In this case, the pharmacist was alone in his pharmacy at about 7pm hours after the store had closed, doing paperwork when Person C, who had been a patient receiving treatment there for opioid dependency, knocked on the door of the pharmacy, returning twice.

Person C alleged that the pharmacist left the pharmacy and approached him, saying, “Come on let’s do this, I’m going to sort you out”.

Person C attempted to run, but fell, and the pharmacist jumped on him and punched him in the head and face, he said.

The pharmacist then “hyper-extended” Person C’s arm, the patient said, and began to punch him in the head and face, allegedly saying “You tell anyone. I’ll come f**k you up. This is what MMA [Mixed Martial Arts] does to you”.

The pharmacist then went back to the pharmacy and called police, telling them he heard someone tapping on the window asking for help, and that upon leaving the premises he found a man who he thought was having an overdose – and that when he went to help the man attacked him.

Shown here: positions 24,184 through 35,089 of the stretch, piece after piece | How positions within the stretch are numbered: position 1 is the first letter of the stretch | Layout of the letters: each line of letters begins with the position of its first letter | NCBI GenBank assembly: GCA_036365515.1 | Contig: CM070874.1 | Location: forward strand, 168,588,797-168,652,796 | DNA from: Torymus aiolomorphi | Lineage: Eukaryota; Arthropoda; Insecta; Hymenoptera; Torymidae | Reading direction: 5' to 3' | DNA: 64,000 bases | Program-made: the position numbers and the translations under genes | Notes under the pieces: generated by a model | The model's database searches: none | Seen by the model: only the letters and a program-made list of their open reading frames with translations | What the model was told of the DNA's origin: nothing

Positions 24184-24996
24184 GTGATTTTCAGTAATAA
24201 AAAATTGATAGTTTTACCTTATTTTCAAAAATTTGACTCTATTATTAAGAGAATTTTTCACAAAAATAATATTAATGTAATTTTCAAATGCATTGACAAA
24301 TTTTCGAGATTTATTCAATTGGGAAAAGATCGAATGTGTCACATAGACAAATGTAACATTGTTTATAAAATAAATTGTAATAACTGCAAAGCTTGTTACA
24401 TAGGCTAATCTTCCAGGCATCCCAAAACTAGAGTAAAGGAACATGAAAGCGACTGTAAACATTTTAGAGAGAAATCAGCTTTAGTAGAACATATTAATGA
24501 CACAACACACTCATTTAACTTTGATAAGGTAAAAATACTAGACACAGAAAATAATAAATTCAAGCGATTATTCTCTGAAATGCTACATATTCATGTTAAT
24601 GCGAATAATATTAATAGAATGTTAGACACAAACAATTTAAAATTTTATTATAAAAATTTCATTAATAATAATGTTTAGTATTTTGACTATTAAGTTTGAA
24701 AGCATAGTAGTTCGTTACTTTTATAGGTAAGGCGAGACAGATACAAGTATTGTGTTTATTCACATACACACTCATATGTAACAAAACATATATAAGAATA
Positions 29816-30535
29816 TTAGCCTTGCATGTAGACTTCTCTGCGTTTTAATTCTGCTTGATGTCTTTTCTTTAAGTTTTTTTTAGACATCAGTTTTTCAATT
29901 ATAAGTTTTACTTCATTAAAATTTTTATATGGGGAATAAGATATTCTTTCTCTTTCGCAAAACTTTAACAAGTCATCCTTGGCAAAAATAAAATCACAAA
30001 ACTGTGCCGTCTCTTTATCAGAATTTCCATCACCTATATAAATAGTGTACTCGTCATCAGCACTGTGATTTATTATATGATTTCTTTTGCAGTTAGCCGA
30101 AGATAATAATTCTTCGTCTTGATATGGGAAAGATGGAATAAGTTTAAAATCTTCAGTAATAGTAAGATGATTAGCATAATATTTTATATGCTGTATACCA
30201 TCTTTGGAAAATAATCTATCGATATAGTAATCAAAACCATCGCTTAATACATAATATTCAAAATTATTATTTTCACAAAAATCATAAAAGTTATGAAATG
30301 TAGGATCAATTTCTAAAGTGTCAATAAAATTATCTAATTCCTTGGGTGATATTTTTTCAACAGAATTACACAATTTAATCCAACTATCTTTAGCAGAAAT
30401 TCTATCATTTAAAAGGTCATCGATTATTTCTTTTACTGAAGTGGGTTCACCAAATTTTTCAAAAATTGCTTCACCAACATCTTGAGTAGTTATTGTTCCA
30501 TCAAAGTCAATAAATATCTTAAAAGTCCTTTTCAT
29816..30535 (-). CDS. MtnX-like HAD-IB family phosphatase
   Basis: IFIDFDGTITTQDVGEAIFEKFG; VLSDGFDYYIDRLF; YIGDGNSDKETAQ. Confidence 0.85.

While the Magistrate in this case rejected Person C’s claim that he had only called out for help, and had instead called out to the pharmacist in “what appears to be an aggressive manner,” they broadly accepted Person C’s account of being assaulted by the pharmacist.

This Magistrate also found that the pharmacist had assaulted Person C and told him, “You f***ing tell anyone, I’ll come and get you”. The Magistrate rejected the pharmacist’s claim to have acted in self-defence.

The former patient suffered a suspected eye socket fracture, a knocked tooth and upper arm soft tissue damage.